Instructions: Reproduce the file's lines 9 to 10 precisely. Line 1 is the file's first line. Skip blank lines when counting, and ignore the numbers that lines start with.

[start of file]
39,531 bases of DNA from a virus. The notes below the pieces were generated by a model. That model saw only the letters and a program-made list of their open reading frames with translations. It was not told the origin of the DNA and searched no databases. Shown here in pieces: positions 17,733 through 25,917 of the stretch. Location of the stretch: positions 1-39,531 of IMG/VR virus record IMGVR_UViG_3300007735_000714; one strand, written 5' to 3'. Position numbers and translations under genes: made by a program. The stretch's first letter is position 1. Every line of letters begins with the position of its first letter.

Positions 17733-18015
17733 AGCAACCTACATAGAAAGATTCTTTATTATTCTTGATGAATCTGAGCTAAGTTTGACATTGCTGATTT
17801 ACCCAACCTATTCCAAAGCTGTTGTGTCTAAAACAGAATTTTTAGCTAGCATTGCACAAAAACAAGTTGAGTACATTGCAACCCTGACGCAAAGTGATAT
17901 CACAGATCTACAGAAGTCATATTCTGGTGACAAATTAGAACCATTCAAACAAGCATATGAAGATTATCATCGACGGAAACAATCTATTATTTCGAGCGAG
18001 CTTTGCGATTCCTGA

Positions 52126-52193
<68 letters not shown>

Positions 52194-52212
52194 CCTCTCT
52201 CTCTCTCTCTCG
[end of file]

Positions 52194-52212
52194 CCTCTCT